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On Christmas Eve in 1927 in the remote Hillspring, Alberta, Canada, Mary Jeppson put her five small children to bed.

Times for the family were hard. Ellen — the oldest of Mary’s children — was cynical about Christmas during a winter when the family’s only milk cow had died of starvation.

Earlier in the year, Mary had received a letter from her sisters in Idaho, who offered to send the family something for Christmas. In response, Mary had requested necessities — food, coal, socks and gloves.

At the close of the letter she wrote, “If you could just find a dress that someone has outgrown, I could make it over to fit Ellen. She is far too somber for such a young girl. She worries so about the family and about our needs. She has only one dress that she wears all the time, and it is patched and faded.”

The week before Christmas Mary’s husband rode to Cardston every day to check the train station and post office for a package. But one did not arrive.

Then as Mary was preparing for bed on Christmas Eve, a knock came at the door. There stood George Sidney Schow, the mailman from Cardston. He told Mary he knew they were waiting for a package from Idaho and that there would be no Christmas without it.

He had traveled through a snow storm to deliver 10 large crates to the family that had arrived in Cardston late in the day on Christmas Eve. The trip to the Jeppson’s house in the snow had taken the postman eight hours.

The crates were filled with quilts, socks, shoes, coats, food and money for coal.

A letter in the package from Mary’s family said, “We hope you have a Merry Christmas and thanks for making our Christmas the best one we’ve ever had.”

“Christmas is many things to many people — from the eager, materialistic grasping of a child for a present to the deep spiritual thankfulness of the mature heart for the gift of a Savior,” wrote Thomas S. Monson in the book he authored about the Jeppson’s Christmas. “If there is one common denominator, perhaps it is this: Christmas is love. Christmas is the time when the bonds of family love transcend distance and inconvenience. It is a time when love of neighbor rises above petty day-to-day irritations, and doors swing open to give and receive expressions of appreciation and affection.

“If to our Christmas gift list is added the gift of service — not only to friends and family, but also to those who badly need help — then our giving can be complete,” wrote President Monson (“A Christmas Dress for Ellen,” retold by President Thomas S. Monson, 1998).

As we ponder the gifts we give and receive each Christmas we should not forget the greatest gift ever given — the gift of Jesus Christ from the Father. The gift was so important that even the angels rejoiced. “For unto us a child is born, unto us a son is given ... and his name shall be called, Wonderful, Counselor, The Mighty God, The Everlasting Father, the Prince of Peace” (2 Nephi 19:6).

“As we celebrate the birth of Jesus Christ this Christmas season, our hope is that the light and testimony of the Savior’s divine mission as the Redeemer of all mankind will come into our hearts and be reflected in our thoughts, our words, and our actions,” wrote the First Presidency this year in their annual Christmas message. “May each of us be blessed at this joyous season of the year as we acknowledge with sincere gratitude the Father’s incomparable gift to us of His Son, Jesus Christ, our Lord and our Master.”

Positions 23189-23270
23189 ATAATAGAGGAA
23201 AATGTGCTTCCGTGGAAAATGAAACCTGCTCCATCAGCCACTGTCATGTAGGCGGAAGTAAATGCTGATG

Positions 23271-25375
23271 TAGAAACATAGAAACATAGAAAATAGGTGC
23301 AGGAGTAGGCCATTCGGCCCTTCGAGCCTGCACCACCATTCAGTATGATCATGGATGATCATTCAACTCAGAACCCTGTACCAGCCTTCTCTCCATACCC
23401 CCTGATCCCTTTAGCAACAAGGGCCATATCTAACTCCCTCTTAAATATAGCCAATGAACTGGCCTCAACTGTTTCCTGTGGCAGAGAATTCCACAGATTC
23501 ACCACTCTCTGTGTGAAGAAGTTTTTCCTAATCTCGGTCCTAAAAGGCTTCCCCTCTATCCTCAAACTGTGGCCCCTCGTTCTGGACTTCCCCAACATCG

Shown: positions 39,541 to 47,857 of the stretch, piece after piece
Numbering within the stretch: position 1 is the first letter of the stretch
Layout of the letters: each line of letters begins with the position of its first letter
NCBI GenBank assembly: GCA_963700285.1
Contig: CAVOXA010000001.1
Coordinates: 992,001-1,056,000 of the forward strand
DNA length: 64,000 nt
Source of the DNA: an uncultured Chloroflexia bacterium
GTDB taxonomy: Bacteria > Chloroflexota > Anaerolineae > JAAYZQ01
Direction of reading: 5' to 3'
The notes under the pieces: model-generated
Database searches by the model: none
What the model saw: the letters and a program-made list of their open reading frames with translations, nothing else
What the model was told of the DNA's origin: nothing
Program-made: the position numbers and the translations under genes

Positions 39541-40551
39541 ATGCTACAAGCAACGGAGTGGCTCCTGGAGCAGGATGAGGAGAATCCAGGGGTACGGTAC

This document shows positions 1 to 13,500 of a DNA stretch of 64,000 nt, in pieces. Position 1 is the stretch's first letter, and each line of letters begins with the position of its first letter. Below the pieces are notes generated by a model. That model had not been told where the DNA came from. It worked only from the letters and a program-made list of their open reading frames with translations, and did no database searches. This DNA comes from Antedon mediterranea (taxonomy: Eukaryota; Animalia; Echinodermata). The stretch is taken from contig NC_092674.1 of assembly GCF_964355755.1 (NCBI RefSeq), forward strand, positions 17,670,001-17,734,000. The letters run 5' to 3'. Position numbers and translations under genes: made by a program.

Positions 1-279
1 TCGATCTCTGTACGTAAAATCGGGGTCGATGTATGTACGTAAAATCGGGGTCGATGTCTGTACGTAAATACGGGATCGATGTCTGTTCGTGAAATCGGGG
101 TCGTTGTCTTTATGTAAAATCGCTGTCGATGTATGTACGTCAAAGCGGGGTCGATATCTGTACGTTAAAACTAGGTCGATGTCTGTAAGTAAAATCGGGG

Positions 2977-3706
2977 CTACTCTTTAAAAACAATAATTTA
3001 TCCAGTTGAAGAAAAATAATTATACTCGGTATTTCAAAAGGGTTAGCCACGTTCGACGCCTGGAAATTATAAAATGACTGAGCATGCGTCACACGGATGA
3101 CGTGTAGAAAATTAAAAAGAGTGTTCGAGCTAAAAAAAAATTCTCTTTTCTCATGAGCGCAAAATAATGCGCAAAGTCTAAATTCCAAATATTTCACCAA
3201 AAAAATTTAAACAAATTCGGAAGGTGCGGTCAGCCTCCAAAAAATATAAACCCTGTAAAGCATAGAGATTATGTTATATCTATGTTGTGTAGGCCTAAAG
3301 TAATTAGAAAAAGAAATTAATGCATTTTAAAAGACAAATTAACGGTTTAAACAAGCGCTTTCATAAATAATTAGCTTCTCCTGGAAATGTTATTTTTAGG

President Monson said on Dec. 4, 2011, at the First Presidency Christmas Devotional, that there is “no better time than now, this very Christmas season, for all of us to rededicate ourselves to the principles taught by Jesus Christ.”

Even while witnessing the annual commercialization of Christmas — of seeing Christmas become less about Christ and more about sales, parties, and presents — we can all make the Christmas story part of our everyday lives, he said. “Christmas is what we make of it,” President Monson explained. “Despite all the distractions, we can see to it that Christ is at the center of our celebration. If we have not already done so, we can establish Christmas traditions for ourselves and for our families which will help us capture and keep the spirit of Christ.”

Mary and her family felt the spirit of Christ come into their hearts and home on that stormy Christmas Eve. Mary’s sisters had reached out with gifts and supplies and, in the process, felt the true spirit of Christmas. And the post man — a modern Santa Claus of sorts — had delivered the packages to a desperate family in the middle of a storm.

President Monson wrote that when Ellen, the oldest child, awoke that Christmas morning the family experienced “the most wonderful miracle.” She found a beautiful red Christmas dress. “She later said it was the most wonderful Christmas ever. That morning with the Christmas dress for Ellen, a childhood had been brought back, a childhood of hopes and dreams and Santa Claus and the miracle of Christmas.”

Quoting the lyrics of the Christmas carol, “O Little Town of Bethlehem,” President Monson said: “How silently, how silently The wondrous gift is giv’n! So God imparts to human hearts The Blessings of his heav’n. No ear may hear his coming; But in this world of sin, Where meek souls will receive him, still The dear Christ enters in.”

“May all of us welcome the Savior of the world into our hearts this year and into our Christmas celebrations,” President Monson wrote. “May we experience the joy of setting aside convenience and personal comfort, if need be, in favor of Christian service. Then may we learn, as did the ancient prophet, that when we are in the service of our fellow beings, we are truly in the service of our God.”

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